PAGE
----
|Readings on diversity with with an online focus. This should turn into an annotated bibliography with proper references ... for now, I just cut and paste from other sources in different formats, and arranged them in roughly-chronological order. Additional links appreciated! The list currently is weighted towards gender issues and so we're especially looking for complementary links in other dimensions.|
- Gender and power in online communications, Susan C. Herring, 2001.
- Herring, S. C., Job-Sluder, K., Scheckler, R., and Barab, S. (2002). Searching for safety online: Managing "trolling" in a feminist forum. The Information Society, 18 (5), 371-383.
- Women and children last: the discursive consruction of Weblogs, Susan C. Herring, Inna Kouper, Lois Ann Scheidt, and Elijah L. Wright
- Shelley Powers' Guys don’t link, March 2005
- Harassment, silencing, and gaming communities, by Andrea Rubenstein [tekanji] on Official Shrub.com Blog, March 2007. Includes sections on "Silencing through Content", "Silencing through Community" and "Silencing Through Trolling", describing how trolling contributed to The Geeky Feminist blog shutting down.
- Take back the blog! blogswarm (host page by Bruce Godfrey on Crablaw) April 2007.
- Jose Antonio Vargas’ A Diversity of Opinion, if not of Opinionators
- Frank Pasquale's Disparate Impact in the Blogosphere on Concurring Opinions, December 2007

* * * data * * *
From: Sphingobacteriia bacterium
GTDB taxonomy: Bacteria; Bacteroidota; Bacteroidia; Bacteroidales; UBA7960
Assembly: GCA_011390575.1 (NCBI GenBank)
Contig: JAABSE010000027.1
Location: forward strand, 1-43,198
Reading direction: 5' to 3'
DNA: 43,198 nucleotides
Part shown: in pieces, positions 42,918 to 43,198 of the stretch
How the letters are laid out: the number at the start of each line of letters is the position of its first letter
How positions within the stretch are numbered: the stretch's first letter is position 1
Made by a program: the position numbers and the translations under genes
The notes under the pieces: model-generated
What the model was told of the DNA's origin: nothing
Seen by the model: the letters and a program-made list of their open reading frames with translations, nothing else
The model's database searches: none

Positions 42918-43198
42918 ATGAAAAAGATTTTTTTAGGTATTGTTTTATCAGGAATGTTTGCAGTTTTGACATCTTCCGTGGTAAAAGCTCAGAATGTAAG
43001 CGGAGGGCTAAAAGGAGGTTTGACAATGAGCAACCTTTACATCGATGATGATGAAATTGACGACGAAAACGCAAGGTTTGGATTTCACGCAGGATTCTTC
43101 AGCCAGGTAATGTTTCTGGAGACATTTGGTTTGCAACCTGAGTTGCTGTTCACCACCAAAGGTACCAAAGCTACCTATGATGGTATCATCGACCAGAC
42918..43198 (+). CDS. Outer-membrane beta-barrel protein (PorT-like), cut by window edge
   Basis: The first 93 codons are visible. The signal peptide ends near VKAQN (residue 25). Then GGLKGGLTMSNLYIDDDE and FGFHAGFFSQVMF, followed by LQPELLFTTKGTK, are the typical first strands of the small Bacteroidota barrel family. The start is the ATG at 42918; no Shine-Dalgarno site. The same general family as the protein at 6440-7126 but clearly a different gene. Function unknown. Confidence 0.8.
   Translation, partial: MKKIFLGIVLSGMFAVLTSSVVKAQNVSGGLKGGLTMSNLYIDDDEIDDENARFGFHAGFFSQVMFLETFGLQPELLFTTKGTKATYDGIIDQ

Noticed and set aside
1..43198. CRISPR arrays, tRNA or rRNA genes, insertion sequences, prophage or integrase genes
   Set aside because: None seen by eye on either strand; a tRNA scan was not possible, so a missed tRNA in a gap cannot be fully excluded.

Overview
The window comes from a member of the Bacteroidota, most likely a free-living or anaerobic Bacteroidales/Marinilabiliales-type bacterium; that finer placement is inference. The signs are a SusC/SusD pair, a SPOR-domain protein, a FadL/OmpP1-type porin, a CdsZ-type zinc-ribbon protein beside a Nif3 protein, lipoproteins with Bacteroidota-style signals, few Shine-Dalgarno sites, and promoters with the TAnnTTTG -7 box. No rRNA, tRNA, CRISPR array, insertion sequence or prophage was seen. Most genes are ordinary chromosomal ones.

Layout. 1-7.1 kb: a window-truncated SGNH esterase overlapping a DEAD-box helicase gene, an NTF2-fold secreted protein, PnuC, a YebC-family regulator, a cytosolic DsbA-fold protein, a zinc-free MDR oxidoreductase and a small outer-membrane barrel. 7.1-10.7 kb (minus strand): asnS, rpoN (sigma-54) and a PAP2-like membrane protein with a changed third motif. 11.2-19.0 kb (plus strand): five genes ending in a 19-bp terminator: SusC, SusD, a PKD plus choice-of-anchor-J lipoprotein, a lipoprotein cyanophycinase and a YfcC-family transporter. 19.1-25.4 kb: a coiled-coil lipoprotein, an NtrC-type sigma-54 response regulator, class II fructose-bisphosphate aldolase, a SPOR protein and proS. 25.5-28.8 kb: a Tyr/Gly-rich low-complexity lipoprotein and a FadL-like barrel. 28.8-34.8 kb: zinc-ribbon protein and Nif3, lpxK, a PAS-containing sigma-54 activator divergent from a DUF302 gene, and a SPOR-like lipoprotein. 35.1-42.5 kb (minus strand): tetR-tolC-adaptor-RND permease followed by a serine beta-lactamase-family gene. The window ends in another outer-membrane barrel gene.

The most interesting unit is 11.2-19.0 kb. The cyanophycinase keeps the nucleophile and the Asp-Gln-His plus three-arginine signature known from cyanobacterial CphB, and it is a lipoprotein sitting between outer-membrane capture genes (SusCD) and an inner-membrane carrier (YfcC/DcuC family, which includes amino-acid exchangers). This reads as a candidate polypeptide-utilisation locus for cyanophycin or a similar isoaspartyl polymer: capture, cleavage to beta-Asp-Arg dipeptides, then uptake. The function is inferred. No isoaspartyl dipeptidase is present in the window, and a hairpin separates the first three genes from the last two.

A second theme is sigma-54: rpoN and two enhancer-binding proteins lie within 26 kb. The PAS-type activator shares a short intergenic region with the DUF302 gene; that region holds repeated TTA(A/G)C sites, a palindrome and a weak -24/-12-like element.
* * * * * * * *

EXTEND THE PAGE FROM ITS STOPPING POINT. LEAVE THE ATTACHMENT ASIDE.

- Kirsten Powers’ Net-roots Ninnies
- Amy Alexander’s The Color Line Online
- A.J. Rossmiller’s Myth of the meritocracy
- Kay Steiger’s The “new” new left is white, male
- Pam Spaulding Democratic National Convention state blog selection dustup, Pam's House Blend. See also Jon Pincus' comment highlighting how the progressive blogosphere ignored this story even after it had gotten significant mainstream media attention.
- Mutual guest-blogging on Open Left, with posts from Melissa McEwan, Sara Robinson, Pam Spaulding, rikyrah, and Jon Pincus
- Jon's after-action report Gender, age, race and power in online discussions, chapter n + 1 includes links to cross-posts as well as Sara's Open Letter to Open Left and Chris Bowers' The Myth Of The Non-Diverse Netroots
- Sexist, Sexist and More Sexist: Digg Responds to Fast Company's Women in Web 2.0, Saabira Chaudhuri, Fast Company, November 2008.
- Petitions are soooooo 20th century, Jon Pincus, Liminal States, discussing the progressive blogosphere's failure to recognize the value of social network activism -led to major progressive blogs largely ignoring Join the Impact's astonishing post-election marriage equality organizing even after it had gotten significant mainstream media attention.
- Is Digg sexist? and Digg Community Responds to Change.org CR Efforts. Jen Nedeau, change.org's Women's Rights blog, December 2008.